So, How is that different to EdTechTeam? In a couple of ways I think. Without going into the details of how EdTechTeam is structured, we have a core global team of presenters from all over the world that allow us to run events that can be scaled up or down depending on need. Based on the number of people who register for any of our events, we often bring in presenters from our global team so we can scale up to meet that requirement. In most cases we run our events just from this collection of selected, talented educators and we certainly do pay those presenters.

      That said, we do also ofter local presenters the opportunity to present at our events if they want to. I think the difference is that these people volunteer to present. In return for a single session they get free registration to the whole event (an event they presumably wanted to attend anyway) as well as being invited to our speaker’s social where in some small way we try to thank them with food and drinks. Where I think that’s different to the way EduTech does it, is that they volunteer to do it and they are always locals who planned to attend the event anyway.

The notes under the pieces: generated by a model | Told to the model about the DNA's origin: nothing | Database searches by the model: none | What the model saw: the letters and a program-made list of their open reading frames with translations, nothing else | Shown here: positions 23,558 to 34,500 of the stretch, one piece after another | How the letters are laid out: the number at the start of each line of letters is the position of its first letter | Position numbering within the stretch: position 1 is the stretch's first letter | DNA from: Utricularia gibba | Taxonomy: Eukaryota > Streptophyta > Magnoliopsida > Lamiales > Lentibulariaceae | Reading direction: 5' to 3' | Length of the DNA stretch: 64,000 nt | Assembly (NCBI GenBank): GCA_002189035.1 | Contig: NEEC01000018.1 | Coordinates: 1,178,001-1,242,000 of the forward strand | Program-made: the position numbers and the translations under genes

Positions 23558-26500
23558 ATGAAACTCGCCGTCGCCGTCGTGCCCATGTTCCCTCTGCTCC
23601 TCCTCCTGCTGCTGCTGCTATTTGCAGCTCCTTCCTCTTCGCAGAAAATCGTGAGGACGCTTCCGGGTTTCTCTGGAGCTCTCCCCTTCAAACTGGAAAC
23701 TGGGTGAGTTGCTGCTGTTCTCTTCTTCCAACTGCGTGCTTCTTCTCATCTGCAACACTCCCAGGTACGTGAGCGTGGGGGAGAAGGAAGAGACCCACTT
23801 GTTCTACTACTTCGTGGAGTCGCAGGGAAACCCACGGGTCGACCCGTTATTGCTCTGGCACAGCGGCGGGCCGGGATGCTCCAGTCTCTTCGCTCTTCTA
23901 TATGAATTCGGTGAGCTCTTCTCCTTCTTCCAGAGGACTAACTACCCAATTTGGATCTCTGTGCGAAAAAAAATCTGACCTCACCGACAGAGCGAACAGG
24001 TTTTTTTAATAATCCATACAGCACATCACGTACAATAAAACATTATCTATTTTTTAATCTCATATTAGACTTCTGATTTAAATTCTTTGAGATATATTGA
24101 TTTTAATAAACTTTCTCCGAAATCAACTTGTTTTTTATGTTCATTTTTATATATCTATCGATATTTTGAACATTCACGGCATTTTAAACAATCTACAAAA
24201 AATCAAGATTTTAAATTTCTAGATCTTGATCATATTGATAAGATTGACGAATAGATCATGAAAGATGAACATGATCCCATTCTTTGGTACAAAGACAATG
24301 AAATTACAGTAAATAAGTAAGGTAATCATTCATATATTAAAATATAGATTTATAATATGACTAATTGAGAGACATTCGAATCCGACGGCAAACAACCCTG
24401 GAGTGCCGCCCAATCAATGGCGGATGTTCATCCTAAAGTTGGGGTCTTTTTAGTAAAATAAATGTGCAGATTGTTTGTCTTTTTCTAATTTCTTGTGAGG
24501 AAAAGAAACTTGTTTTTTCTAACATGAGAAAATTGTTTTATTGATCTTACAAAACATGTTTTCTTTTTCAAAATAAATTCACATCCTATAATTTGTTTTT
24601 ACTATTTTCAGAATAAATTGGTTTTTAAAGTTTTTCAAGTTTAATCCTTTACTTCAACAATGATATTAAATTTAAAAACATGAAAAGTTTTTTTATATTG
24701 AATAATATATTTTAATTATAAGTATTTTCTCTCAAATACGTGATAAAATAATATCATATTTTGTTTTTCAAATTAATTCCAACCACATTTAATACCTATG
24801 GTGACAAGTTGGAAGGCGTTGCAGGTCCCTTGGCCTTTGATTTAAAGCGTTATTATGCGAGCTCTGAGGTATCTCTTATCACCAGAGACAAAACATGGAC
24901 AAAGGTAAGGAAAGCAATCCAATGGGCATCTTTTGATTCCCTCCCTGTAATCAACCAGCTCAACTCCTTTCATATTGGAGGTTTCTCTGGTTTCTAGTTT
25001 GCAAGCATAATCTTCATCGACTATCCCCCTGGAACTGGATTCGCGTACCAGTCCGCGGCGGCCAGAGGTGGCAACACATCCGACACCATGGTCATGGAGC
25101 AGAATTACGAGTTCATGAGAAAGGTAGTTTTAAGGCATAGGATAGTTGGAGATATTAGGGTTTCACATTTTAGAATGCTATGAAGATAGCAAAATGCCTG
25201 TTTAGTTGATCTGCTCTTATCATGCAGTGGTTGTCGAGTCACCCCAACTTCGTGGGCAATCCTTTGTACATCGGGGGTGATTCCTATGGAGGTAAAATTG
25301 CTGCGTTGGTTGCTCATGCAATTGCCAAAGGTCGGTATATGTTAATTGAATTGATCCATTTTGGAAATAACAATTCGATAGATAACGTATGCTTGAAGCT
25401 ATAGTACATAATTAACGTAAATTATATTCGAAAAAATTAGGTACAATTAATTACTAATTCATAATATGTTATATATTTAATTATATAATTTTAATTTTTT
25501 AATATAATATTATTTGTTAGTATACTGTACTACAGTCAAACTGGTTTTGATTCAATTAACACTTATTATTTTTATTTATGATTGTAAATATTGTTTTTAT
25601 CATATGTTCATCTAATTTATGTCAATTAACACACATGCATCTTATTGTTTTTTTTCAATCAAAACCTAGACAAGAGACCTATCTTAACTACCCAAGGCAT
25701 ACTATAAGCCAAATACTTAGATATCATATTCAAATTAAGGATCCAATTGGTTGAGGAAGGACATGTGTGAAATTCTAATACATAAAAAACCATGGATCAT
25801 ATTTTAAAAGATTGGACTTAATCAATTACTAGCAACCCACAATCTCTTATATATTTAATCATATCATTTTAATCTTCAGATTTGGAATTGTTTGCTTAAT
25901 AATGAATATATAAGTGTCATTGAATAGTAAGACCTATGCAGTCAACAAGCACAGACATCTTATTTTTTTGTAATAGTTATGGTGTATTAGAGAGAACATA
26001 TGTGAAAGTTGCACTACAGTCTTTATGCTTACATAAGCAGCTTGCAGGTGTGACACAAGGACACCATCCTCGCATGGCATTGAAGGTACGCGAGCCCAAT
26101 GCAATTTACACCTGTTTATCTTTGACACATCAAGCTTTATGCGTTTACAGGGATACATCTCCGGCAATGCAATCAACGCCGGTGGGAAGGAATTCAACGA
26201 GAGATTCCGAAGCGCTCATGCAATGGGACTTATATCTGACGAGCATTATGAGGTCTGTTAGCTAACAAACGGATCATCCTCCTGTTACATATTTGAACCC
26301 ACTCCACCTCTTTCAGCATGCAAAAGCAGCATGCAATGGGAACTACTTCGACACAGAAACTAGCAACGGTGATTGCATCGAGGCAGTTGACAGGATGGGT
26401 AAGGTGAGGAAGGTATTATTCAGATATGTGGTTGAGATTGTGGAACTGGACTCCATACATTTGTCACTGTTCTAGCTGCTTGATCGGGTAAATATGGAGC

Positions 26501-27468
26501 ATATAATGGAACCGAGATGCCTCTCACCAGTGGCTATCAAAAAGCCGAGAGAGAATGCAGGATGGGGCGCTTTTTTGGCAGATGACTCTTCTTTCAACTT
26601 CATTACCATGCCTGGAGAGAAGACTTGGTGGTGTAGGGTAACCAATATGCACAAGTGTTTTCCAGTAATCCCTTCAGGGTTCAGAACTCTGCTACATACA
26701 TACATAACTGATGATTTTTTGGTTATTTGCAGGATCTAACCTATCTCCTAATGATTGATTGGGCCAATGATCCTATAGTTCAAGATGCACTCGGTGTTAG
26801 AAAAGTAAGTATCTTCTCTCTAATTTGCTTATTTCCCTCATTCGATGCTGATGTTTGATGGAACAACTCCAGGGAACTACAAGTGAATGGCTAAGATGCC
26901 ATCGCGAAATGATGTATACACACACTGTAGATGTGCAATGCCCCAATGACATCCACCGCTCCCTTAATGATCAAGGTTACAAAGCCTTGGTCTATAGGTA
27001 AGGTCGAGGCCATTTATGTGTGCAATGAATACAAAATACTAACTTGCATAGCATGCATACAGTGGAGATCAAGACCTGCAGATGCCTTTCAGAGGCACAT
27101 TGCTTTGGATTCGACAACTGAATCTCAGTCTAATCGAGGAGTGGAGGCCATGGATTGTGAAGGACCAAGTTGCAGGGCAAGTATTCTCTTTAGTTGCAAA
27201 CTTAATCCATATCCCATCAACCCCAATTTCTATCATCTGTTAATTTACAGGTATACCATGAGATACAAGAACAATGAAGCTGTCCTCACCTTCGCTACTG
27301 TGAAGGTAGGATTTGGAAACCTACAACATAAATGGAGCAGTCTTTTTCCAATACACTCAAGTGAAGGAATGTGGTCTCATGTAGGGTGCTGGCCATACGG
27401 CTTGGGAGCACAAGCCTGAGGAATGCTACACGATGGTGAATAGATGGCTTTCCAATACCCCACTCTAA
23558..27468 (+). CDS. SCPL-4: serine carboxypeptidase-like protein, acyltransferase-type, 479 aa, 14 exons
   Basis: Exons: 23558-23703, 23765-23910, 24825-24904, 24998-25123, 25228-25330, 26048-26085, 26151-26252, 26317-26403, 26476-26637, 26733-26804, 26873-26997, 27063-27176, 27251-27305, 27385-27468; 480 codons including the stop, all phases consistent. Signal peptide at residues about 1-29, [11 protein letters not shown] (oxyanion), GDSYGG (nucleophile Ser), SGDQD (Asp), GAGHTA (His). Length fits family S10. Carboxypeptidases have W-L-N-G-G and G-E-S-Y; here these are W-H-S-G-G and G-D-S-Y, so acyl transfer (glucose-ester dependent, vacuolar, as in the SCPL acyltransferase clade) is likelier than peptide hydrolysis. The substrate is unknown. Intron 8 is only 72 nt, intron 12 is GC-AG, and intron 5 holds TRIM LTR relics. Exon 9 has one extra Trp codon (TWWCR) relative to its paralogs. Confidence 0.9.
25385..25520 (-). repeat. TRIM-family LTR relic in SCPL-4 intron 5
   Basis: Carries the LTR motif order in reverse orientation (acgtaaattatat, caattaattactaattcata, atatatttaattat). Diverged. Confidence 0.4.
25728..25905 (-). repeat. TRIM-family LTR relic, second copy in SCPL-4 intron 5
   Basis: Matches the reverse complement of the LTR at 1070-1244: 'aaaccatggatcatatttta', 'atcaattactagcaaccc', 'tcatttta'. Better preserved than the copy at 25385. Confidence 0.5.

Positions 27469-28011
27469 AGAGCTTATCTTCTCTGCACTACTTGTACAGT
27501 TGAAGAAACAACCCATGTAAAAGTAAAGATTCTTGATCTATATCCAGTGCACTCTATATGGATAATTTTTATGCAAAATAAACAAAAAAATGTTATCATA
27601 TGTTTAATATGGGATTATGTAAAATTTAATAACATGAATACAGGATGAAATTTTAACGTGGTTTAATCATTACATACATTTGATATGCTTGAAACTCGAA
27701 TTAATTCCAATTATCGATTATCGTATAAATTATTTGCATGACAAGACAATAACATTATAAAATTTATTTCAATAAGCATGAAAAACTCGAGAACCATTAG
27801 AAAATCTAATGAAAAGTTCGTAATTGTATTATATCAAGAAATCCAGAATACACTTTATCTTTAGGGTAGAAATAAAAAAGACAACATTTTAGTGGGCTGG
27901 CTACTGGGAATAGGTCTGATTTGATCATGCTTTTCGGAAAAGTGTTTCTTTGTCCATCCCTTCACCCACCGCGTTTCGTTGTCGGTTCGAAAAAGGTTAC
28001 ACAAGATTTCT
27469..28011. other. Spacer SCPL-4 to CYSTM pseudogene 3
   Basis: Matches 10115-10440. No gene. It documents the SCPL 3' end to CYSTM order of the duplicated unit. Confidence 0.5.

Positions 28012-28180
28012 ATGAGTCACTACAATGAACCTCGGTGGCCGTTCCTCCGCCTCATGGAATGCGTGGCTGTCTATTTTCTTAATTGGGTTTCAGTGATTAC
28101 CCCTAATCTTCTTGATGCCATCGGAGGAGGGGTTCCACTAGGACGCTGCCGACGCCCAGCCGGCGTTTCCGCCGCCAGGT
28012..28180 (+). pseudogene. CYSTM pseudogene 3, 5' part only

So the basic idea is that if we specifically come to you and ask you to present for us, you would expect to get paid (but you’d usually need to do more than a single session). However, if you volunteer yourself to present, then we at least give free registration and a social event. None of that would apply to a keynote speaker of course, who would definitely get paid.

      I don’t want to be hypocritical about my complaints. I think at EdTechTeam we always try to do the right thing by our presenters.

      Hope that clears it up.

      1. Thanks for the honest response Chris. Having been just such a presenter twice for EdTech conferences, I can attest that having my registration covered to an event I wanted to attend allowed me to both go and gain experience with presenting my take on how to help improve student learning and the teaching profession. There is a lot of money being made by companies promoting tools and conferences that are not as honorable as I have found EdTech to be.